U.S. Population to Hit 300 Million in 2006

The U.S. population is about to top the 300 million mark, according to Census Bureau estimates.

The U.S. population is on target to hit 300 million this fall and it’s a good bet the milestone baby — or immigrant — will be Hispanic. No one will know for sure because the date and time will be just an estimate. But Latinos — immigrants and those born in this country — are driving the population growth, accounting for almost half the increase last year, more than any other ethnic or racial group. White non-Hispanics, who make up about two-thirds of the population, accounted for less than one-fifth of the increase.

When the population reached 200 million in 1967, there was no accurate tally of U.S. Hispanics. The first effort to count Hispanics came in the 1970 census, and the results were dubious. The Census Bureau counted about 9.6 million Latinos, a little less than 5 percent of the population, but the bureau acknowledged that figure was inflated.

In 1967, there were fewer than 10 million people in the U.S. who were born in other countries; that was not even one in 20. Today, there are 36 million immigrants, about one in eight.

The speed of this increase is stunning. The population of the country has increased 50 percent in less than my lifetime and has virtually doubled since the 1950 Census.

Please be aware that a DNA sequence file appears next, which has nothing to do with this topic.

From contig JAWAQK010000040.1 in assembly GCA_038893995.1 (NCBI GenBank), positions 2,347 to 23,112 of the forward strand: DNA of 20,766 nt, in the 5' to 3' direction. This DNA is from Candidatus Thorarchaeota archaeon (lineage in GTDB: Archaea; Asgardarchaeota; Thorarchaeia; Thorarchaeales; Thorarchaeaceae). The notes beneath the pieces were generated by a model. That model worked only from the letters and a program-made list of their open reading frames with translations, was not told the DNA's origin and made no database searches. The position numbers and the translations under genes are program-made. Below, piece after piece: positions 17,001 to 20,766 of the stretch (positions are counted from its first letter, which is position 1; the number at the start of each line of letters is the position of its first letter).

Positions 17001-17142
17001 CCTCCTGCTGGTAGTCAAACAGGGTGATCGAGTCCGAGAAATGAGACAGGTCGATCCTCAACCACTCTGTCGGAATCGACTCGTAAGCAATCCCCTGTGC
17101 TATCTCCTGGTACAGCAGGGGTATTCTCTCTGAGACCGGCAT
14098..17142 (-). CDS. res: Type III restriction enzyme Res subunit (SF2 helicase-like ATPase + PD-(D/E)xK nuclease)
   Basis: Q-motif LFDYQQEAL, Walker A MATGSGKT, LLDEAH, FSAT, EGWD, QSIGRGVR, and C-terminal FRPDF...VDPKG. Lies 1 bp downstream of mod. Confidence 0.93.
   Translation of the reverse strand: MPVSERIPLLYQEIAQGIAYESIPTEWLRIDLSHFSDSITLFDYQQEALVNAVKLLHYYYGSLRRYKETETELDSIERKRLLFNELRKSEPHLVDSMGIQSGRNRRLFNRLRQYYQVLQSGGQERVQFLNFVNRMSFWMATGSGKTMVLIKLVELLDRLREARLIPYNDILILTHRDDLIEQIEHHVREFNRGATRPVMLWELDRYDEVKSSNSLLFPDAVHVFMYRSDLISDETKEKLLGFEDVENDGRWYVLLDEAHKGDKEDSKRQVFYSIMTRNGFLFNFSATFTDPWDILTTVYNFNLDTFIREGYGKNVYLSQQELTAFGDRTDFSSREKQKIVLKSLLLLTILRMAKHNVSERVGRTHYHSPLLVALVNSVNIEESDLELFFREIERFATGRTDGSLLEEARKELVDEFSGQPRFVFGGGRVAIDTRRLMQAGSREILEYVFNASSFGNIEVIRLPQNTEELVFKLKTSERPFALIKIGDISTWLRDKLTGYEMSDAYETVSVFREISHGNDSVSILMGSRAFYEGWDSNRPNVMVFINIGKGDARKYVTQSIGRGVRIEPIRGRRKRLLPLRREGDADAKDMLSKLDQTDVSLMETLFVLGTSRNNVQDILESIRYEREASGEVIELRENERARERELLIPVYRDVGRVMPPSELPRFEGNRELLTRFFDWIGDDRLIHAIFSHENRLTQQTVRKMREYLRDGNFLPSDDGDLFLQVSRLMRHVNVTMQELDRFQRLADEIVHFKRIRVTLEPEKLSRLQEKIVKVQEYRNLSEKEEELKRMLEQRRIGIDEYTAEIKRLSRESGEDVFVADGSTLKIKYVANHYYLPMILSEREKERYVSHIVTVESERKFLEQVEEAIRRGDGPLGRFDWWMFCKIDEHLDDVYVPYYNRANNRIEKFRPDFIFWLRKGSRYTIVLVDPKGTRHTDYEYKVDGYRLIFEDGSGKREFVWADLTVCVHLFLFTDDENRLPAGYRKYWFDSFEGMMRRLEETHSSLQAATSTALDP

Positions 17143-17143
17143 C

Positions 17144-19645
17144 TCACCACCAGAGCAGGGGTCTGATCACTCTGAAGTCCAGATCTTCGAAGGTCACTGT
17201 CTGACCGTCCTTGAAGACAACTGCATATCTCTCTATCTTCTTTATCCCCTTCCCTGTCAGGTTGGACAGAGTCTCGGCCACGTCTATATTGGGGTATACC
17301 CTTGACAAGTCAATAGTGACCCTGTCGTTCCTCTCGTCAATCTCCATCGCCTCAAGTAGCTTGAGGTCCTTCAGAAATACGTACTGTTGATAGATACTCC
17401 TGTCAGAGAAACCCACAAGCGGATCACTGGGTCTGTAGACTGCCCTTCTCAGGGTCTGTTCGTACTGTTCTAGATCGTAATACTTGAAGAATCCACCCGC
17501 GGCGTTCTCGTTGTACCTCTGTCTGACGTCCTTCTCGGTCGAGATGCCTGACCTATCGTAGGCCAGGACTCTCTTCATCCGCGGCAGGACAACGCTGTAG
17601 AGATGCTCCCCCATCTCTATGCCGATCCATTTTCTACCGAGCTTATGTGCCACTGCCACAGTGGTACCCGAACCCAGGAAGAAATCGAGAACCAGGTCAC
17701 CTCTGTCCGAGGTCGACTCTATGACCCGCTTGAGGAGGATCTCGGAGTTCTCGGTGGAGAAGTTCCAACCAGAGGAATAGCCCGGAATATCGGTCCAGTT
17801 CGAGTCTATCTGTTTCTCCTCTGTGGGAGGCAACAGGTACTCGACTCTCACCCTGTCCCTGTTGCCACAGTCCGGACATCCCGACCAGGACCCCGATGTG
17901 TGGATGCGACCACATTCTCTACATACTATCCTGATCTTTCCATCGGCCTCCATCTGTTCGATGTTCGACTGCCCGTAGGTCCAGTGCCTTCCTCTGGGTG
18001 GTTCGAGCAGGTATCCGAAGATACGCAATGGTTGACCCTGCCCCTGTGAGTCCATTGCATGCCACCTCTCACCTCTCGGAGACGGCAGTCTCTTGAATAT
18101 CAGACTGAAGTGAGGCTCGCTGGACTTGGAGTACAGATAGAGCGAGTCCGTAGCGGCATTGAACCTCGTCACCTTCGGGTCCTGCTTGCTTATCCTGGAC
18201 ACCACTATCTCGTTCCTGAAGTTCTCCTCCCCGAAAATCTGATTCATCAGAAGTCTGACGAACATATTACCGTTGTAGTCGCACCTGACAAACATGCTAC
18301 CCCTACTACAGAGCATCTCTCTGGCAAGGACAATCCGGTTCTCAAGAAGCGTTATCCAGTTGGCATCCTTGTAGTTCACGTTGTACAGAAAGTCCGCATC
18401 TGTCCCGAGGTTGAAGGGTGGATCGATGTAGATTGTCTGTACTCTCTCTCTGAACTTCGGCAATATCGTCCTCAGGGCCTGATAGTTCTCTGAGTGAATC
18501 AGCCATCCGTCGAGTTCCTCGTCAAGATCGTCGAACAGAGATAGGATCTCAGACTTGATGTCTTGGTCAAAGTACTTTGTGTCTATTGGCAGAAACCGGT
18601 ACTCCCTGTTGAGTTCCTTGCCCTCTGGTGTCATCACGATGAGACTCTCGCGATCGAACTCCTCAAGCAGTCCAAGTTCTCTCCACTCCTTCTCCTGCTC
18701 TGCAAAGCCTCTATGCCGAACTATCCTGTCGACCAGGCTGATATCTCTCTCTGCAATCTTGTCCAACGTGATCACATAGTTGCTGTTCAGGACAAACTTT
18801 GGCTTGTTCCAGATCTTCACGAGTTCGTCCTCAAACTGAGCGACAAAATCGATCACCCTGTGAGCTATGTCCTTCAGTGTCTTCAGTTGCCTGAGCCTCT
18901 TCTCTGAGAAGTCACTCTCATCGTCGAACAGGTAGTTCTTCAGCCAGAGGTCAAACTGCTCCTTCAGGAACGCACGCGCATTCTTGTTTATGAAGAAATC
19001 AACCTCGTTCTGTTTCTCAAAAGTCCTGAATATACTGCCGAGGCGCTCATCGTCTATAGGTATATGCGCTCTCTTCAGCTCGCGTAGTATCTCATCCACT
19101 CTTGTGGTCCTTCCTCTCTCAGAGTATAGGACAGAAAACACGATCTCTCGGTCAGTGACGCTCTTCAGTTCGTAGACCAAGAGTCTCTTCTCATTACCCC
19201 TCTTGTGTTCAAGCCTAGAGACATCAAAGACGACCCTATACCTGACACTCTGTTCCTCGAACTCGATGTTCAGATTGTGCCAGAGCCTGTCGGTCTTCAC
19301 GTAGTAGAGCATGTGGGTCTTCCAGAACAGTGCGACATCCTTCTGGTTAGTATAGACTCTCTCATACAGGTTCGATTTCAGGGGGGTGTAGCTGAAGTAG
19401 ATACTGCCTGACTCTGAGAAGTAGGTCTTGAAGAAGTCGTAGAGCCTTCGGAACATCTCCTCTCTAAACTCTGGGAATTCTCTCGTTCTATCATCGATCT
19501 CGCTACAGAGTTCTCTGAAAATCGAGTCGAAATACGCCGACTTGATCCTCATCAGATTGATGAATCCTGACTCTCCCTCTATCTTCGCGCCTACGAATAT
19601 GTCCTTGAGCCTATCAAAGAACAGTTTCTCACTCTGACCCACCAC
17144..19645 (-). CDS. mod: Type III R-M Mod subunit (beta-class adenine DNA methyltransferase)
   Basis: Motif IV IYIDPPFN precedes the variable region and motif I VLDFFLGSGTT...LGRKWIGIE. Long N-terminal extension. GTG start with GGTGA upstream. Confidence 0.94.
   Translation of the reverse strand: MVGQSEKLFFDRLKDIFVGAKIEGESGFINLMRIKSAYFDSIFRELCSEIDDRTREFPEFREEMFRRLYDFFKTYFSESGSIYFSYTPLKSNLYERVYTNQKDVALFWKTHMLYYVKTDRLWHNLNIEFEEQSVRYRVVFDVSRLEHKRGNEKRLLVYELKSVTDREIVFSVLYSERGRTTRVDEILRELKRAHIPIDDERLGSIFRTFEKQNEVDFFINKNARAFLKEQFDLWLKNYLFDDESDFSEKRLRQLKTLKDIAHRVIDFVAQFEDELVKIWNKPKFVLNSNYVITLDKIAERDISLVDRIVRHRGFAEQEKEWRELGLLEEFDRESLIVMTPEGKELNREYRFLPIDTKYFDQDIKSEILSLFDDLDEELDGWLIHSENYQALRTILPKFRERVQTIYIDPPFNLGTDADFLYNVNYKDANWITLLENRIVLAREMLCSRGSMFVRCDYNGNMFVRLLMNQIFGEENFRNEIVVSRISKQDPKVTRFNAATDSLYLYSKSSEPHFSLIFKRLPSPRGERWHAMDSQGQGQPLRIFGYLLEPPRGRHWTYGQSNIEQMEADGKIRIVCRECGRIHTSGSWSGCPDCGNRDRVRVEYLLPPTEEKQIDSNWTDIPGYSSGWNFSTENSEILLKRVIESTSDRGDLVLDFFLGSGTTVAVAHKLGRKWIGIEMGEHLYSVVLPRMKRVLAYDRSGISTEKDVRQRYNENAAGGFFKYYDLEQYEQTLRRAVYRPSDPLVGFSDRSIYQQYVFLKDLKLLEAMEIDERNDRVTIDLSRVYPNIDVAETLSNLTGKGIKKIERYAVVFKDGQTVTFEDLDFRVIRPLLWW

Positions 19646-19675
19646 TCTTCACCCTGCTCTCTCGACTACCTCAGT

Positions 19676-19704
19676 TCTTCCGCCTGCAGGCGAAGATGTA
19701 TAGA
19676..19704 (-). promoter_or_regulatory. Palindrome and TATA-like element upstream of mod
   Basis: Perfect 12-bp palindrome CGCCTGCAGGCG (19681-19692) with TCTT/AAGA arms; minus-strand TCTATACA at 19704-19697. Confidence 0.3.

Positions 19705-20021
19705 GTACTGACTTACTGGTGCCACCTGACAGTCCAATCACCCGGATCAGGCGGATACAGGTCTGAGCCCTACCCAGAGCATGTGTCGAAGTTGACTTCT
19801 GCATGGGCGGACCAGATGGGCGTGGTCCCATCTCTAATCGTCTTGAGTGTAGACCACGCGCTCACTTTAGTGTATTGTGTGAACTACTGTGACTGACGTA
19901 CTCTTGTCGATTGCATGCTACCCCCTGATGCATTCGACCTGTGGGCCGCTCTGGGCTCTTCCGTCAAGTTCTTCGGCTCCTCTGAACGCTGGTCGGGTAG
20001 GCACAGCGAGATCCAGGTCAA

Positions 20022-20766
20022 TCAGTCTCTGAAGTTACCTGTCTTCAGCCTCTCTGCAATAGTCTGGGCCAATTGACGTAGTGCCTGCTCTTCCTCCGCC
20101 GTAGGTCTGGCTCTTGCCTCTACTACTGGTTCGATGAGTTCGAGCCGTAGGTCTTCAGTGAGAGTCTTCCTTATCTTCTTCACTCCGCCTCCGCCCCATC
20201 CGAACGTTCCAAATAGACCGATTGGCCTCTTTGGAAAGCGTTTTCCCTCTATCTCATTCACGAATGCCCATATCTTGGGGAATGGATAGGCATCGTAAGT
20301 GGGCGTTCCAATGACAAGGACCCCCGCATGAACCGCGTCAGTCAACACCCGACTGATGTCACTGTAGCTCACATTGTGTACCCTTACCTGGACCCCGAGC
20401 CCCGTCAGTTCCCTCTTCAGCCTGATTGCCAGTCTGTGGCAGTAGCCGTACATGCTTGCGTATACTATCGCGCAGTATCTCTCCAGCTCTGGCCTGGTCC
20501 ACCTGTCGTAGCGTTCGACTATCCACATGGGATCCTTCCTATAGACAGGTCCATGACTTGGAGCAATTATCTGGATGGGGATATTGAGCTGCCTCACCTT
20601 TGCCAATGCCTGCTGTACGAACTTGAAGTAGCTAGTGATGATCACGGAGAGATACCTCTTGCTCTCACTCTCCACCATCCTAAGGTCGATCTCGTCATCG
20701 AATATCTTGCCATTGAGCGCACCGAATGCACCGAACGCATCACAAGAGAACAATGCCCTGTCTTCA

U.S. Population, 1790-2000

Census Year

Total
Population

Increase

Increase
%

Urban
%

Rural
%

1790

3,929,214

5.1

94.9

1800

5,308,483

1,379,269

35.1

6.1

93.9

1810

7,239,881

1,931,398

36.4

15.4

92.7

1820

9,638,453

2,398,572

33.1

7.2

92.8

1830

12,860,702

3,222,249

33.4

8.8

91.2

1840

17,063,353

4,202,651

32.7

10.8

89.2

1850

23,191,876

6,128,523

35.9

15.4

84.6

1860

31,443,321

8,251,445

35.6

19.8

80.2

1870

38,558,371

7,115,050

22.6

25.7

74.3

1880

50,189,209

11,630,838

30.2

28.2

71.8

1890

62,979,766

12,790,557

25.5

35.1

64.9

1900

76,212,168

13,232,402

21.0

39.6

60.4

1910

92,228,496

16,016,328

21.0

45.6

54.4

1920

106,021,537

13,793,041

15.0

51.2

48.8

1930

123,202,624

17,181,087

16.2

56.1

43.9

1940

132,164,569

18,961,945

15.4

56.5

43.5

1950

151,325,798

19,161,229

14.5

64.0

36.0

1960

179,323,175

27,997,377

18.5

69.9

30.1

1970

203,302,031

23,978,856

13.4

73.6

26.3

1980

226,542,199

23,240,168

11.4

73.7

26.3

1990

248,709,873

22,167,674

9.8

75.2

24.8

2000

281,421,906

32,712,033

13.2

81.0

19.0

NOTE: New method for determining Urban/Rural designation is used in figures for 1950 and later.

As staggering as that increase is, however, as the table above makes clear, the pace of growth is much slower than at several other junctures in our history. The thing that is unusual is that the growth is predominantly from a single, non-English speaking, linguistic group.

FILED UNDER: General,
James Joyner
About James Joyner
James Joyner is Professor and Department Head of Security Studies at Marine Corps University's Command and Staff College and a nonresident senior fellow at the Scowcroft Center for Strategy and Security at the Atlantic Council. He's a former Army officer and Desert Storm vet. Views expressed here are his own. Follow James on Twitter @DrJJoyner.

Comments

  1. Dave Schuler says: